Purchase this article with an account.
A. Hafezi-Moghadam, S. Miyahara, L. Almulki, K. Noda, T. Nakazawa, T. Hisatomi, K. L. Thomas, J. W. Miller, S. Masli, E. S. Gragoudas; In vivo Imaging of Endothelial Injury in the Choriocapillaris During Endotoxin-Induced Uveitis. Invest. Ophthalmol. Vis. Sci. 2007;48(13):3450.
Download citation file:
© ARVO (1962-2015); The Authors (2016-present)
Early diagnosis of ocular inflammation may prevent vision loss. Therefore, clinical outcomes could be improved, if inflammation could be detected prior to structural damage. We aim to develop a non-invasive technique for molecular imaging of endothelial injury in the choroidal vessels of live animals.
Rats were injected with 100µg of LPS to cause endotoxin-induced uveitis (EIU). Recombinant P-selectin glycoprotein ligand-1 immunoglobulin (YSPSL, Y's Therapeutics, Inc.) was conjugated to fluorescent microspheres (2µm diam.), and PSGL-1 site densities were determined by flow cytometry. Microspheres were injected systemically into anesthetized rats, and their rolling and adhesion in the choroidal vessels were investigated under physiologic flow by scanning laser ophthalmoscopy (SLO). Furthermore, the expression of P-selectin in the choroidal vessels was measured by reverse transcription-PCR at different time points after LPS.
YSPSL conjugated microspheres rolled (4±1) and firmly adhered (14±1) to the choroidal endothelium in normal animals (n=6) at baseline levels, resembling constitutive leukocyte endothelial interaction. However, in EIU animals the rolling numbers significantly increased, with a peak 4-10h after LPS (13±2, n=6, P<0.01). Similarly, the adhesion numbers peaked at 4h after LPS in the temporal areas of the choroidal microcirculation (9.5-fold, 133±10, n=6, P<0.01), while there was a biphasic peak at 4h (6.9-fold, P<0.01) and 36h (5.5-fold, P<0.01) after LPS around the optic disk. Consistent with our functional data, choroidal P-selectin mRNA expression in these animals peaked at 4 and 36h after LPS.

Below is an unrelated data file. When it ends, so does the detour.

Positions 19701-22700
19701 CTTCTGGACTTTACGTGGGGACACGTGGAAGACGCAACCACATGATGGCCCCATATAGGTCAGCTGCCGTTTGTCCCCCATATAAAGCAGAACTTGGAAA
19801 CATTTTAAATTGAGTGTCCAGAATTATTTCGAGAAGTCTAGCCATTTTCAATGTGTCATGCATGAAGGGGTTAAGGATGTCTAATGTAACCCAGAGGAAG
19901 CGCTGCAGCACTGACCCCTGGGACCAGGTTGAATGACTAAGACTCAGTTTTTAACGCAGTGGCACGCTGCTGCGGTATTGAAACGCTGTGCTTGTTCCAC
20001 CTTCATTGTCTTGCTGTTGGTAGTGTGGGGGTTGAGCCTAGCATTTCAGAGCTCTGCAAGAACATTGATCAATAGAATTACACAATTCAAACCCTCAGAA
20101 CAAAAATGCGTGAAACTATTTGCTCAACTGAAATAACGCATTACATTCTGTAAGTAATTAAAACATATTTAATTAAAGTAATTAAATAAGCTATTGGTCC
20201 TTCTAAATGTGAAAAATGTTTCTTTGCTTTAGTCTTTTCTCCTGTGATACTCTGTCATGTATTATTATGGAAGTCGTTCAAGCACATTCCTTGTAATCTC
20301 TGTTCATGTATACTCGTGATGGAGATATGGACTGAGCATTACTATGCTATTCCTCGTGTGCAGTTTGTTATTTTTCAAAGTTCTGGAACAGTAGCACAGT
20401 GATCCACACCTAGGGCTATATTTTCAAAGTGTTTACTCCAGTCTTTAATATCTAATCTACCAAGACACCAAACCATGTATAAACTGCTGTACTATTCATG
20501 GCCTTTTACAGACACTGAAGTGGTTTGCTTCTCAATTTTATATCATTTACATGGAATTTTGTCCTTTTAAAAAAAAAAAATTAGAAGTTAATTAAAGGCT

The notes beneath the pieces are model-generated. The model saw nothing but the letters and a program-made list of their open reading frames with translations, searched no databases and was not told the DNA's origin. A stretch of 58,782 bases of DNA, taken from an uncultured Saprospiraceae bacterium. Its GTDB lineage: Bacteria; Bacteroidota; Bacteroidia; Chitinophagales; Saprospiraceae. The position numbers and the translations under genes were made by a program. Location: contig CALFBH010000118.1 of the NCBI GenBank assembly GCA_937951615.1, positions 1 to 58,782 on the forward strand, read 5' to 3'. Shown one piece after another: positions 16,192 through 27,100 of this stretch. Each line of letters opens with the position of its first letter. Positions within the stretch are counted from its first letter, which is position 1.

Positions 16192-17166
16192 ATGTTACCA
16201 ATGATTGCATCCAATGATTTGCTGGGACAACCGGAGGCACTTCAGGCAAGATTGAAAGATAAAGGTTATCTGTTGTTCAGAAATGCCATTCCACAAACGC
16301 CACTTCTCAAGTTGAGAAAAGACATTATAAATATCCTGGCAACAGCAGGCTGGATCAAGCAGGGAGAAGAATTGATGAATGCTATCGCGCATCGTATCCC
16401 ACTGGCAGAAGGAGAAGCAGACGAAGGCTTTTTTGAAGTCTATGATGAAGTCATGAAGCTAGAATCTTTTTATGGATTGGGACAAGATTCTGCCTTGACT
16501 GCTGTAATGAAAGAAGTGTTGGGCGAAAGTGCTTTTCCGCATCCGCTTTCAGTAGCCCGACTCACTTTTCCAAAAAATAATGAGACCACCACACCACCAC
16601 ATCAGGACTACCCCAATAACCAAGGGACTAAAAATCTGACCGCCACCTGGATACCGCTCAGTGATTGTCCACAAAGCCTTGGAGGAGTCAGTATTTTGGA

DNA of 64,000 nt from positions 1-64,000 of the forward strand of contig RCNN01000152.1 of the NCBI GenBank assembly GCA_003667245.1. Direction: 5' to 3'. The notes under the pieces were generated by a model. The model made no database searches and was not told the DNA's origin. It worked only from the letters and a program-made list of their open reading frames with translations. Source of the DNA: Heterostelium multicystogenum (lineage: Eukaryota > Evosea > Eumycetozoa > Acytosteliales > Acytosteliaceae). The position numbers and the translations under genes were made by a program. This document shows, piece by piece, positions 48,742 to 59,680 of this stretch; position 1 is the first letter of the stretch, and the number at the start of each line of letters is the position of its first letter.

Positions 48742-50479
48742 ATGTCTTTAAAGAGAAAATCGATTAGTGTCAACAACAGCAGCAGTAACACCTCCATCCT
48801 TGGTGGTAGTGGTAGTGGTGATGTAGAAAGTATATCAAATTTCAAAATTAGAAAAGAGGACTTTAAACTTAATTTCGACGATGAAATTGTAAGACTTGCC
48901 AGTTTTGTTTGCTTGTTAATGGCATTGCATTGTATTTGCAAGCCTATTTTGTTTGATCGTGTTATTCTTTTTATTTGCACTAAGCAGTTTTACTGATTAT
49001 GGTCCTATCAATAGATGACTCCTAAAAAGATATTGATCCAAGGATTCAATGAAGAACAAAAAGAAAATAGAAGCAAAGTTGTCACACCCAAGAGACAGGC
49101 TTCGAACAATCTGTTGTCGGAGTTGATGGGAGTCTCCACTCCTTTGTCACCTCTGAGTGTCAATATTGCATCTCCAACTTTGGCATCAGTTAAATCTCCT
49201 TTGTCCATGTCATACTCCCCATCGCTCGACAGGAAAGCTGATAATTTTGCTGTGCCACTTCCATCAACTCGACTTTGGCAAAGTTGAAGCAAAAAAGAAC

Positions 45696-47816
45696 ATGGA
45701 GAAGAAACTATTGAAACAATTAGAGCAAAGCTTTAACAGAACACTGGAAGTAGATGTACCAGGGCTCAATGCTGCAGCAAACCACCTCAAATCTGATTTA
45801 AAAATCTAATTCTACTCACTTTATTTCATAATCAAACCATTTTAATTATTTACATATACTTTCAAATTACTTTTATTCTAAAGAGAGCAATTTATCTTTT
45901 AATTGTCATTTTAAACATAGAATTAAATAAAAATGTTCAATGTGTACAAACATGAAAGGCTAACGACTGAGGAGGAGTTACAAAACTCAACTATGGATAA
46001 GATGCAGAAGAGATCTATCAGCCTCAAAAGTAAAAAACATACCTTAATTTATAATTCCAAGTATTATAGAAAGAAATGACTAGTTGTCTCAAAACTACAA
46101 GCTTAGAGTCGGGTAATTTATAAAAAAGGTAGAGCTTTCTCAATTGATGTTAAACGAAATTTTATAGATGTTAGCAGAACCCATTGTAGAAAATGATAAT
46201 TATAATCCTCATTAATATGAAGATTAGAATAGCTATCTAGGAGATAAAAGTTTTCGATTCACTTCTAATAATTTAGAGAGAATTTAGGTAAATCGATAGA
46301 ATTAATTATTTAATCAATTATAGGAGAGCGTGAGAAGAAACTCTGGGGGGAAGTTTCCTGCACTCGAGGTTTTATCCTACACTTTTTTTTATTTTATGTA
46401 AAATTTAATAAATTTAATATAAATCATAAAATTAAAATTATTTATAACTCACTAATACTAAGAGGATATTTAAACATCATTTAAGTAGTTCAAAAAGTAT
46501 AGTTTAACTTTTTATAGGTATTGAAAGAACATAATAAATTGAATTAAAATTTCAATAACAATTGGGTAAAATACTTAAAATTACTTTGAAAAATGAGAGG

We introduce a novel non-invasive method for detection of choroidal endothelial surface antigens in vivo, allowing quantitative assessment of endothelial injury. Though the bio-safety of these microspheres in humans is currently unknown, this technique could be further developed to diagnose subclinical signs of ocular inflammatory diseases such as diabetic retinopathy, uveitis, or AMD.
This PDF is available to Subscribers Only